In a long-anticipated announcement, HP unveiled its new industrial 3D printer, 3D-making computer, and new 3D design software to the public this week. But don't get too excited — the actual printer isn't coming out until 2016.
Here are 7 key things we know about HP's broad 3D printing strategy:
1. 'Multi Jet Fusion'
HP claims its "Multi Jet Fusion" technology will be 10 times faster than the 3D printers on the market today, and it will also be cheaper and print with better materials. HP told the New York Times that the printer "will print 1,000 gears, each two inches across, in three hours," compared to other 3D printers' more than 80 hours. Also according to the Times article, the printer's inkjet heads can spit 350 million ink drops a second. Of course, 3D Systems, Stratasys, and other vendors won't be standing still over the next two years either.
2. Sprout, the software system
Sprout is a PC that looks similar to an iMac, but has a small digital projector, which is also a 3D digital scanner, on the top of the monitor. It projects onto a mat, which is in the place of a keyboard, creating a touch-enabled second screen. The product will be $1899 and available on Nov. 9, and some stores in the US will sell them as well. Preorders are now available on HP.com.
3. Create, the app
The software that works on Sprout is an "apperating system" called Workspace, which sits on top of Windows 8. "Create" is the app that enables the digital canvas to work, and is made for makers and hobbyists to use and riff off of designs to create new objects and products faster than they can with current systems. It has been tested by 400 people.
The apps on Create so far include:
- StoryProducer Dreamworks Ed, where you can animate your own movie scenes with Dreamworks characters
- Crayola Color Draw and Sing, which is a fun, educational app for kids
- Martha Stewart CraftStudio, where you can make cards, invitations, and scrapbook pages
- PowerDirector, where you can make your own movies
There's also a page where developers can apply for app development for Sprout.
4. The timeline
Last year, HP said it would be releasing a 3D printer by the end of the fiscal year (which would be this Friday), which obviously isn't happening. The company also recently announced it will split into two parts: Hewlett Packard Enterprise will focus on business and government software and services, while HP Inc. will focus on printing and computers. The 3D printers will be part of HP Inc.
But the 3D printer won't be available until mid-2016. The company said it was tested by kids, doctors, engineers, designers, nurses with digital cadavers, and teachers before it was announced.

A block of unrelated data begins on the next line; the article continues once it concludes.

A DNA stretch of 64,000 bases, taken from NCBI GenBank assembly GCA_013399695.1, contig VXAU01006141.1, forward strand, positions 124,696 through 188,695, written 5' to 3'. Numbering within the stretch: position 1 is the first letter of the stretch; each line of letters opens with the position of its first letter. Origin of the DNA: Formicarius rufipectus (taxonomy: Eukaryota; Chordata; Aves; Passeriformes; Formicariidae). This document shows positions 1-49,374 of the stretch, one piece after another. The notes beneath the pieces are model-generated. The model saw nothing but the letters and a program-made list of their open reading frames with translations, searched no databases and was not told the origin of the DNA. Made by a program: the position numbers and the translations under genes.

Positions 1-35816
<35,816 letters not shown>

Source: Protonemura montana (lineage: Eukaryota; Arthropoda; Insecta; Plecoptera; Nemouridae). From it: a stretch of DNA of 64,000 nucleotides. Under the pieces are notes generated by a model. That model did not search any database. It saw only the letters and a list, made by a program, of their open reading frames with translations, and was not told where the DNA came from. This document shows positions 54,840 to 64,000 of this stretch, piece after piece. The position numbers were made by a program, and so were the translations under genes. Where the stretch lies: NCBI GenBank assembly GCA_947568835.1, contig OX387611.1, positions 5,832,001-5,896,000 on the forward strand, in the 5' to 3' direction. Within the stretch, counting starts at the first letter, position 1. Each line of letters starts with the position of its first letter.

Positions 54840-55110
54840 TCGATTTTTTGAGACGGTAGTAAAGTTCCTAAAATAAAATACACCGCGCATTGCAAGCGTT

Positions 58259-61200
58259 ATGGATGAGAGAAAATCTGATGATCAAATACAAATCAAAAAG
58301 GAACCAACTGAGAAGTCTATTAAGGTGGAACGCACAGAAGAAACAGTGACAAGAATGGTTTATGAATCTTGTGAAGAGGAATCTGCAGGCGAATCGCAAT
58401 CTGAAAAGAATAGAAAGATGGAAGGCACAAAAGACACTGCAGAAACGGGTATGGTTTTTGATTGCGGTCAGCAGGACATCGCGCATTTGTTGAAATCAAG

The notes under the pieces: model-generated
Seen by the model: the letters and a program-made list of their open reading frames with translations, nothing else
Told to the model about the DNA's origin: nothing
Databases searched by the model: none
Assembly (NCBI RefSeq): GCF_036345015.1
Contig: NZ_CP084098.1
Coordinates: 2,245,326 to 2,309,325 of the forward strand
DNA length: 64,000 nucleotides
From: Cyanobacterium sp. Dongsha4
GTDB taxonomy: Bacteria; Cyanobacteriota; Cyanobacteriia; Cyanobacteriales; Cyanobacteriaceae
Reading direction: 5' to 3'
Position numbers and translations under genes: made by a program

5. Service bureaus
Instead of building desktop 3D printers for consumers, HP has decided to target service bureaus, where hobbyists and makers can come to print things that they need when they need them. This is a different approach than most other popular 3D printing companies like MakerBot and 3D Systems, who are trying to capitalize on home desktop printers and win over the mass market.
6. A new 3D printing process
In the announcement on Wednesday, HP said it use thermal inkjet technology. This is enabling them to print much faster than the traditional methods — fused deposition modeling (which uses plastics) and stereolithography printing (which prints metal). This new process means it prints an entire layer of a 3D object at once, making the process faster and the objects more detailed.
7. Target customers
With this printer, the target customer is large-scale industries, which means it is now a competitor to the long-standing Stratasys and 3D Systems models. But with Sprout HP is also targeting the average, non-CAD user with its software, meaning they think it is more likely that you will design your products at home and print them at service bureaus. The issue of difficult-to-use design software has arguably been the biggest problem with 3D printing thus far, so building an easier interface is important. HP said they want others to innovate on top of their products and services, so part of this is also aimed at technology parts and materials partners.
Lyndsey Gilpin has nothing to disclose. She doesn't hold investments in the technology companies she covers.
Lyndsey Gilpin is a former Staff Writer for TechRepublic, covering sustainability and entrepreneurship. She's co-author of the book Follow the Geeks.